3) One of the things that I liked the most about Hugo, the theme that also stuck out to me the most, was how he encouraged us as readers to be happy with your poems. Not in thinking that we're great and we should slack off writing our poems, but to be happy with our writing and to do it for our own person. I particularly liked the last paragraph of Chapter 7 where he says that,
"Every poem a poet writes is a slight advance of self and a slight modification of the mask, the one you want to be. Poem after poem the self grows more worthy of the mask, the mask comes closer to fitting the face. After enough poems, you are nearly the one you want to be, and the one you want to be closely resembles you." He concludes this paragraph saying that the happiness Eliot and Roethke spoke about is different because it has to do with how one feels about oneself (p73:74).
So much of what Hugo talks about is the journey in writing. In talking about Eliot and Roethke, he's speaking about them toward the end of their writings. We need to remember that writing is a journey and it should be enjoyed. We aren't going to be there tomorrow, the next day, or this poem or the next. He concludes the paragraph saying that we should strive for "nearly" and "closely," not "exactly" and "perfectly" (74). I agree with this. Poetry is an art form, art is messy and the beauty of it is that it isn't perfect. Hugo talks about how we shouldn't get hung up on the exact details of what we write a poem about. We should write what sounds right. I think this is so important. While, as Hugo points out, there are times where we have to work hard at our poems, that work often will lead to poems that just flow out of the pen.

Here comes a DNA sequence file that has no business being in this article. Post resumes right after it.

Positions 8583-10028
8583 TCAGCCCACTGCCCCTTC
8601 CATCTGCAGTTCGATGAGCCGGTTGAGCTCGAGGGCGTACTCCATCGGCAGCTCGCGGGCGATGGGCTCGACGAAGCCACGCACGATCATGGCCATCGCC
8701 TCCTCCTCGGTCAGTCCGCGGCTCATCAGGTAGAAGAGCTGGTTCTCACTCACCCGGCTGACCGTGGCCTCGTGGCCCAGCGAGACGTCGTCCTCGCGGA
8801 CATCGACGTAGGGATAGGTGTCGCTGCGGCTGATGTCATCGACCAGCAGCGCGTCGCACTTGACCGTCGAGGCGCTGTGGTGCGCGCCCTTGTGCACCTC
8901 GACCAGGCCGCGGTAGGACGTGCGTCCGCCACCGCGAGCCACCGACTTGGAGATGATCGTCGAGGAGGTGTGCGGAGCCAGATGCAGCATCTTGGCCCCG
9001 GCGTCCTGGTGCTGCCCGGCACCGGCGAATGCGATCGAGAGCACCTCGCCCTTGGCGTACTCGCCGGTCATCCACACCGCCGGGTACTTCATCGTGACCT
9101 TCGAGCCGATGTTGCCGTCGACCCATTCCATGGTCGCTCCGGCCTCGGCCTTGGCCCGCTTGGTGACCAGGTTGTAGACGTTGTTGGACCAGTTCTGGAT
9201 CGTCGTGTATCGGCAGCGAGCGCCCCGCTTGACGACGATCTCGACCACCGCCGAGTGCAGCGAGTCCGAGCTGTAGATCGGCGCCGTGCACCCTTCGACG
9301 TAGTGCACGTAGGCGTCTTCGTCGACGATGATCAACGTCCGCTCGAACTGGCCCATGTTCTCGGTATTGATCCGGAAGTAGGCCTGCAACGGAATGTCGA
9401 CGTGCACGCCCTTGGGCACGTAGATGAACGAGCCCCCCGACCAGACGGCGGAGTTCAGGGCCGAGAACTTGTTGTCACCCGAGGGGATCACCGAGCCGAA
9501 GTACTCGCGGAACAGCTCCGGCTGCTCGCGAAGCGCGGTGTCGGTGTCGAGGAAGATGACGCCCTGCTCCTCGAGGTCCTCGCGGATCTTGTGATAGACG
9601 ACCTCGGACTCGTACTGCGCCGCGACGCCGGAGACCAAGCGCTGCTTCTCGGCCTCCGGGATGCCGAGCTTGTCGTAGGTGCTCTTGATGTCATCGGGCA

2) I think the poem that Hugo used to illustrate a point that taught me the most was
poem with out a title that one of his students had written on page 43.
In St. Ignatius the swallows hit
the dead end of the sky
then turn on themselves. They fly over Indians
who thanked the church long ago
and changed into trees, and over the boys
who are tired of fishing and throw a dog off the bridge
What I learned is that poems are most effective if you drop words that aren't important. So the previous poem goes from too many unnecessary words to this, which is beautiful.
the dead end of the sky in St.Ignatius
then turn on themselves. Long ago
Indians thanked the church
and changed into trees. Tired of fishing
boys throw a dog off the bridge.
What Hugo also taught me in this example is that its important to play with the line order and the words to see what works best. Less words paint more of a picture in a poem. We don't need all of those extra words. It's fine to use them to get the poem out but then we can't forget a poem, we must go back and look it over, play with the words and find a more beautiful rhythm to the story being told.